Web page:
From time to time you find yourself reading a book discovered by chance. The book is in your hands and you start reading without having expectations of any sort as you know nothing about the story or the author. Some of these chance encounters vanish from your memory whereas others turn out to be pleasant surprises and you want to tell everybody about your discovery. Such was my reaction to Stefan Grabinski’s collection of short stories entitled The Dark Domain and here are a few reasons why you should read it.
Stefan Grabinski was born in 1887 in Kamionka Bużańska. He studied Polish literature at Lviv University. He is mostly known for his numerous short stories although he also wrote a few novels. As Miroslaw Lipinski, the translator of the stories, states in the introduction, Grabinski was never widely recognised in Poland as horror fiction wasn’t very popular in my country at the time. I hadn’t come across his works before. It is Grabinski’s gift for story telling and for his ability to juxtapose the mundane with the supernatural in a gentle way which makes reading him so rewarding. Although his stories bear many characteristics of both speculative and Gothic fiction, Grabinski does not frighten but instead unsettles the reader.
The collection The Dark Domain starts with a short story entitled ‘Fumes’ and from the beginning we are surrounded by powerful images of weather which set the mood of suffocation and danger as gusts of wind plough through everything in their path. In the midst of this turbulence there is a wanderer who is looking for a shelter and he finds it at a house of a peculiar host. What ensues is a story of ambiguous identities, sexuality and death. Indeed, these are the themes which permeate all Grabinski’s pieces in the collection. No wonder, as the author struggled with tuberculosis from the youngest age and witnessed the First World War. The vision of death was, therefore, present in his life and permeated his fiction to a great extent.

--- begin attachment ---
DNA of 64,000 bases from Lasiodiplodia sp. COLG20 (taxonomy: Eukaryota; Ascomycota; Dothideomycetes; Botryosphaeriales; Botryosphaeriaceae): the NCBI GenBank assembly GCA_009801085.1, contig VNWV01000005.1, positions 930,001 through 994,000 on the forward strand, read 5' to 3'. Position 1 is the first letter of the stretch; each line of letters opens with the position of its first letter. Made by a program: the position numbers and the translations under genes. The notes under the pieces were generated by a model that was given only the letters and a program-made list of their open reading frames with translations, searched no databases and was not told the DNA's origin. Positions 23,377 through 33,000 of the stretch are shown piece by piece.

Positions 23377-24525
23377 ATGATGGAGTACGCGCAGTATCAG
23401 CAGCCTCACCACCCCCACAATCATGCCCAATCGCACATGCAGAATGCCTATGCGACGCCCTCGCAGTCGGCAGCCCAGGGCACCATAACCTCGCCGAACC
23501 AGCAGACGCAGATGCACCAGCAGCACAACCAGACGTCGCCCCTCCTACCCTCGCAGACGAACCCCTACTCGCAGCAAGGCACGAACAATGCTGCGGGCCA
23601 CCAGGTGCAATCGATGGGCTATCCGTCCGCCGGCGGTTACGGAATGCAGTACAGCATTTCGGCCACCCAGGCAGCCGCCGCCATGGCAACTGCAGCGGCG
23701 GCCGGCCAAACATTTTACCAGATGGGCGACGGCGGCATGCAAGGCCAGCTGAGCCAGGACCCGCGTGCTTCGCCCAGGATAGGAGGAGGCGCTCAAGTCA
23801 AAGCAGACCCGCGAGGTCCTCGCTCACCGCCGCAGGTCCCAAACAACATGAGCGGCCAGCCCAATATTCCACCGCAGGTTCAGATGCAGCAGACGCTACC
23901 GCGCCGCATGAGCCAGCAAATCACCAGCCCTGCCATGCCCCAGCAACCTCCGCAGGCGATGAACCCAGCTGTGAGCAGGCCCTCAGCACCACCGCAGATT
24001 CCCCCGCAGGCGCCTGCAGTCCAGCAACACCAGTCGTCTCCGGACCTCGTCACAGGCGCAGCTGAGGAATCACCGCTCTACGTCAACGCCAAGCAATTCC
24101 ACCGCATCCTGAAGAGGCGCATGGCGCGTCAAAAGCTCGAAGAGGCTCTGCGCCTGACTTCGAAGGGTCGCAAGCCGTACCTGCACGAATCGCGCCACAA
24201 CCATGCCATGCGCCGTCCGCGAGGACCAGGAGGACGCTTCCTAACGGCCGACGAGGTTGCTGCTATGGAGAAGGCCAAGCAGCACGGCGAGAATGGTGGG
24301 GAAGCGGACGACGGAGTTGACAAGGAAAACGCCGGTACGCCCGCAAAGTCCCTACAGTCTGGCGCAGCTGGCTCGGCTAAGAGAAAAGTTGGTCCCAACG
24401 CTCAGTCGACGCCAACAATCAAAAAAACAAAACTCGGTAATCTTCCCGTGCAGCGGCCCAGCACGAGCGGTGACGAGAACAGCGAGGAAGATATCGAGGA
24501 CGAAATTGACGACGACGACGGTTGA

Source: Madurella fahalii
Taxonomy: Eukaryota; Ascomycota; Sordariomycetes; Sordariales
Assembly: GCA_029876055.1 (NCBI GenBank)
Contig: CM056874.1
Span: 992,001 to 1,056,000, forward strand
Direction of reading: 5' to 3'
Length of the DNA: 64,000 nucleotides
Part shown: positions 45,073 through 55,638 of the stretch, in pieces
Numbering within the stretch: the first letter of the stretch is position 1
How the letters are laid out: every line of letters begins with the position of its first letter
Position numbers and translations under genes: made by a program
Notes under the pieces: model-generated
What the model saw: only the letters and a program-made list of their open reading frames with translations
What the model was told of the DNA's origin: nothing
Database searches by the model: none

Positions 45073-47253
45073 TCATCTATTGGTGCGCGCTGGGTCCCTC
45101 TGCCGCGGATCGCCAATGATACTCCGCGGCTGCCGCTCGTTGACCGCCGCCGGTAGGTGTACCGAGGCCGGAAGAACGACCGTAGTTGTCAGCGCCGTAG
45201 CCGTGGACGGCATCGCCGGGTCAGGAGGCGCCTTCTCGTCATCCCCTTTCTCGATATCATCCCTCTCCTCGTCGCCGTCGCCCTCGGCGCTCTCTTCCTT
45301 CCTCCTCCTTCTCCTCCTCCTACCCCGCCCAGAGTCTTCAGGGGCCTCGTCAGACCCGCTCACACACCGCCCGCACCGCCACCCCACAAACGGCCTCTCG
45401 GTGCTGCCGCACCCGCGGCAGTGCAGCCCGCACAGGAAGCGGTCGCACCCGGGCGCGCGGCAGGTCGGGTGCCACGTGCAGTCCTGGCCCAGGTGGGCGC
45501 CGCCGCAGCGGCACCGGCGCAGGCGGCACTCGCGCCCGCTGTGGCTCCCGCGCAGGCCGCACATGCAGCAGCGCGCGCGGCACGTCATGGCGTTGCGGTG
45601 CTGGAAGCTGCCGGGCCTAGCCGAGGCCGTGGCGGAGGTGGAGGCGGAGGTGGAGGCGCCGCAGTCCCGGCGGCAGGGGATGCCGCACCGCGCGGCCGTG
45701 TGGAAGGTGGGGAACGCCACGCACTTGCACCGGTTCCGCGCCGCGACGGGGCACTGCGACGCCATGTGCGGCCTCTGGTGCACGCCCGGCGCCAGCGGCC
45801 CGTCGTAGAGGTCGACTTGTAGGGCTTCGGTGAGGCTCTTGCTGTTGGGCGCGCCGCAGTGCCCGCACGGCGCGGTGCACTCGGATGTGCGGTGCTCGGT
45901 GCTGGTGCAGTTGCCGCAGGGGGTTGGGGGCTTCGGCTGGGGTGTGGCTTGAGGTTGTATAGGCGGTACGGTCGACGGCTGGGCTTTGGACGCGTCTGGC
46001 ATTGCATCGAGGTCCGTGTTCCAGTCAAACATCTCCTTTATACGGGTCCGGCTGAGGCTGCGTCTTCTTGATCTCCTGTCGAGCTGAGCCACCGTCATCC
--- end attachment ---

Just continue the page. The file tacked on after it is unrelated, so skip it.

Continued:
‘Fumes’ is the first short story of the collection which introduces us to Grabinski’s imagination and the next pieces are just as ambiguous, placing the author in the genre of Gothic as well as fantasy by which he was influenced. Like Faulkner in his ‘A Rose for Emily’ and Poe in his ‘The Fall of the House of Usher,’ the author sets his stories in realistic places and introduces supernatural phenomena within that mundane environment. Each of his stories is but a few pages long and in each of them Grabinski succeeds at depicting figures which are dead yet still alive (‘Szamota’s Mistress’), who have unusual abilities to play with elements (‘Vengeance of the Elementals’) or whose identity is questionable (‘Fumes’). There is typical for Gothic fiction atmosphere of gloom and suffocation and a few abandoned houses as well as the theme of ambiguous identity (‘Strabismus’). At the centre of each of the stories is the main – always male – protagonist, a vagabond, gravedigger or a gentleman who finds out that the boundary between reality and dream, life and death or pleasure and pain is elusive.
The multiplicity of characters and themes and the talent for telling stories are the two characteristics of Grabinski’s fiction which made me eager to read more. The collection The Dark Domain will appeal to everybody interested in the supernatural as well as Polish literature enthusiasts and for those who enjoy a gripping story which is difficult to forget after you’ve finished.
Few if any readers of The Dark Domain will disagree with Miroslaw Lipinski that Grabinski is ‘one of the great voices of the supernatural’.